Creating Purposeful Classroom Partnerships

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I love when students learn from one another and I hear the buzz and hum of engaged learning conversations. When partnerships are successful, it’s amazing what learning occurs!

It’s taken me awhile to adjust, and readjust how I form learning partnerships.

I love when students learn from one another and I hear the buzz and hum of engaged learning conversations. When partnerships are successful, it's amazing what learning occurs!

In my classroom, I assign long-term partnerships in math, writing, and reading. These partners get to know each other as learners and work together to build their skills. It’s a great day when students successfully and purposefully learn from each other!

Read on as I share some tips that I’ve used to help manage long-term partnerships and make them more purposeful in my classroom.

1. Before assigning partners, have the students help you form a list of ‘partner agreements.’ My students loved working in their table groups to decide what their partnerships should look like and what the expectations should be.

I love when students learn from one another and I hear the buzz and hum of engaged learning conversations. When partnerships are successful, it's amazing what learning occurs!

2. Assign students with a partner that they don’t sit next to in class. This way, if things get heated, they are able to take a break from their partner during the rest of the school day.

3. Praise successful partnerships in front of the class. Students love to strive to be the ‘partnership of the day.’ I award one partnership with that title and share what they did that I really loved.

4. Videotape successful partnerships to show to the class. Show students real examples of successful partnerships. They love seeing themselves on screen!

5. Have students assess how successful their partnership was for the day after the lesson. I have my students give me a fist-to-five to score how successful they were with meeting the day’s objective with their partner (five being the highest).

If students give themselves a low score, I discuss it with that partner group. If the low score is reoccurring, I may rethink that partnership or go to another intervention.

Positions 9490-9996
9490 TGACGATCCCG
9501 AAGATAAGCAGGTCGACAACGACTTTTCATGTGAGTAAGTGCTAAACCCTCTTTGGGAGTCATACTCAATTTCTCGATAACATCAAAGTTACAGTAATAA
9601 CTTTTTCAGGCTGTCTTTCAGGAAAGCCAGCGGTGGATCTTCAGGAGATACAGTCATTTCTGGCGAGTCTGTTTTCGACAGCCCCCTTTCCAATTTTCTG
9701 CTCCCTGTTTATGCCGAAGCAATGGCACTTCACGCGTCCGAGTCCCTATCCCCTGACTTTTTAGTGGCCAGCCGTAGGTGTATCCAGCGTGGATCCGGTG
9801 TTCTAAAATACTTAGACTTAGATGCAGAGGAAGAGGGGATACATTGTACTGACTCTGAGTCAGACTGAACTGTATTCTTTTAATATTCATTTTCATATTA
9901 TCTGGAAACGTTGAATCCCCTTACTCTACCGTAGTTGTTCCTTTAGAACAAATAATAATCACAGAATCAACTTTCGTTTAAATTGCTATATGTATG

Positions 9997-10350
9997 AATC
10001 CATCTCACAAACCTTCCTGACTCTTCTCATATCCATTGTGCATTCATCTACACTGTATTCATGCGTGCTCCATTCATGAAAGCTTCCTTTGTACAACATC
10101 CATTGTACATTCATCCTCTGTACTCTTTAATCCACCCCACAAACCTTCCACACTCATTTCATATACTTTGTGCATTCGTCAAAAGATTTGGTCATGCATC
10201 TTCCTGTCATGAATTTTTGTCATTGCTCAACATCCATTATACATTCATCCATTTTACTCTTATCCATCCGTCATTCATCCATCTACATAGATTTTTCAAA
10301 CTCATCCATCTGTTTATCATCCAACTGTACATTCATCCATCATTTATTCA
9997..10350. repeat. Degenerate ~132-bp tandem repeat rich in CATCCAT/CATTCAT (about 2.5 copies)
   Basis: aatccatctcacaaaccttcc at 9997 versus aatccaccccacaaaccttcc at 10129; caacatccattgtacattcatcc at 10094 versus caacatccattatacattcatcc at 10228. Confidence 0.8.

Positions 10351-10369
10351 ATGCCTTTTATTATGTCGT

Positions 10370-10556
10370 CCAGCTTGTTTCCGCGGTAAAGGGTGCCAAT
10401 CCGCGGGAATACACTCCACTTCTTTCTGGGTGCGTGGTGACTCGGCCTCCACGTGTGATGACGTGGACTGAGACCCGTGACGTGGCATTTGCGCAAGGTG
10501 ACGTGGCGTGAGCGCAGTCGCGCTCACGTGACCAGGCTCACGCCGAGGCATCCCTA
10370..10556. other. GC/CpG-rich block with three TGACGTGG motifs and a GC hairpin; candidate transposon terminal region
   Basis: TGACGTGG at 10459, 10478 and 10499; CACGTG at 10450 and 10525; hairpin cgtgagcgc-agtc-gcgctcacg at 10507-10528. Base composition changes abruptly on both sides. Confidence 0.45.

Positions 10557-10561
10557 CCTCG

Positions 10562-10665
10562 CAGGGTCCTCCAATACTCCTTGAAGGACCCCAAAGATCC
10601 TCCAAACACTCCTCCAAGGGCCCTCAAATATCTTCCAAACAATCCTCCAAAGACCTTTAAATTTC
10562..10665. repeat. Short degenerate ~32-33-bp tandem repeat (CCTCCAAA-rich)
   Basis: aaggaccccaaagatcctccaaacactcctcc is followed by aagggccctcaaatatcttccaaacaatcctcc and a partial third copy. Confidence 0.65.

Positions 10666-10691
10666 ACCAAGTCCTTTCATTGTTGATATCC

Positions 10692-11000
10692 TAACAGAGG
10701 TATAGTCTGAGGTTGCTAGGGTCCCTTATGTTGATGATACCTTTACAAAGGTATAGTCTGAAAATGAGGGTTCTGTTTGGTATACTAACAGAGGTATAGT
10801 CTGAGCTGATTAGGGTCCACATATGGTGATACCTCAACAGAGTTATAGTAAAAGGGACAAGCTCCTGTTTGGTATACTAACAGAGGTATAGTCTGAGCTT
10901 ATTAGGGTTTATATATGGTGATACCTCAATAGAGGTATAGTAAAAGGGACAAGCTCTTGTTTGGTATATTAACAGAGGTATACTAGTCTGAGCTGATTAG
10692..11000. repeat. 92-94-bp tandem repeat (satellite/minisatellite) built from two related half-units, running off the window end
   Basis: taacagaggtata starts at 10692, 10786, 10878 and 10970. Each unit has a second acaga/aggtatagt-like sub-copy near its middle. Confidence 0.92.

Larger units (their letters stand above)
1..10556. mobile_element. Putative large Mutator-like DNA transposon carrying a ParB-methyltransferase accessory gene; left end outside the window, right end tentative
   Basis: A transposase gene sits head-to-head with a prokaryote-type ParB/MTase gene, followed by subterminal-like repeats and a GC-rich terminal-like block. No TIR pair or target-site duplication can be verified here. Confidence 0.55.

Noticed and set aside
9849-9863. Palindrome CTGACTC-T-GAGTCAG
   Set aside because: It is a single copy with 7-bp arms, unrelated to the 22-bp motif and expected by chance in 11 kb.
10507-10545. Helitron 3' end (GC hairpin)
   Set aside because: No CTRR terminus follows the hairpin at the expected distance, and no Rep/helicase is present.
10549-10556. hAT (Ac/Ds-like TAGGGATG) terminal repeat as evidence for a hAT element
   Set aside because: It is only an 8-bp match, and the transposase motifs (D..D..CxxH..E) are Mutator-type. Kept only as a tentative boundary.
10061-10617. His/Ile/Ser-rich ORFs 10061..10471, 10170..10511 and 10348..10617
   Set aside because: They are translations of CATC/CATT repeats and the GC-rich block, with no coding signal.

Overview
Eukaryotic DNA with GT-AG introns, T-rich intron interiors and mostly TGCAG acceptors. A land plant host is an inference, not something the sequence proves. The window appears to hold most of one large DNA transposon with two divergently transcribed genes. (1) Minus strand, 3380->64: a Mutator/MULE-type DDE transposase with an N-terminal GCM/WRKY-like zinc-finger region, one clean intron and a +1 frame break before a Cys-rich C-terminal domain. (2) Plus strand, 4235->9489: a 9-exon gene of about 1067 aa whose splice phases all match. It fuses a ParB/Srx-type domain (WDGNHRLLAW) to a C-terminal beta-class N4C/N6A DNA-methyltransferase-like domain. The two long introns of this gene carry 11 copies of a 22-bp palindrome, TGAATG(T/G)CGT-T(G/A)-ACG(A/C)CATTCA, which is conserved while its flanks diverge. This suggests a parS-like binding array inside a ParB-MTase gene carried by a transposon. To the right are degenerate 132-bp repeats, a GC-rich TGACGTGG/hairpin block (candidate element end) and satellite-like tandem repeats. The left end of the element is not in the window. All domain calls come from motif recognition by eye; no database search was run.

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6. Don’t frustrate high students with assigning them with a low student. Some of my high students love being a teacher to students who really need the extra help, but I feel it’s not the best situation for students to be in on a daily basis.

Here’s how I assign purposeful long-term partnerships:

I list my students from highest to lowest in a subject area. For example, after a math assessment, I list students from the top score to the lowest score.

I then cut the list in half and match up both halves. This allows for a better match-up of skill level.

I love when students learn from one another and I hear the buzz and hum of engaged learning conversations. When partnerships are successful, it's amazing what learning occurs!

List students from highest to lowest.

I love when students learn from one another and I hear the buzz and hum of engaged learning conversations. When partnerships are successful, it's amazing what learning occurs!

Cut the list in half, then match up.

7. Celebrate success and keep up the positive energy! I feel like my partnerships are successful because I continue to praise and build on the success of students.

I love partnerships because I can be students’ coach rather than their leader. My students want to work well with their partners because they know I will sing their praises.

I know I’ve mentioned being positive several times, but it is really the foundation to purposeful partnerships in my classroom.

8. Have one group of three with a sub if you have an odd number. I am lucky to have an even number of students as of now, but a couple weeks ago, I had an odd number.

I made one group of three with a high student who I knew liked being a helper.

If a student was absent, it would be their job to partner-up with that student. This student loved their job and was sad to give it up when a student left, leaving us with an even number of students.

How do you manage partnerships in your classroom? I’d love to hear other tips to keep learning positive and meaningful!

This blog post was written by Elizabeth Rossmiller, creator of the blog Seconds at the Beach. Elizabeth currently teaches 2nd grade in Oregon and enjoys creating lessons that engage students in their learning of the Common Core State Standards.

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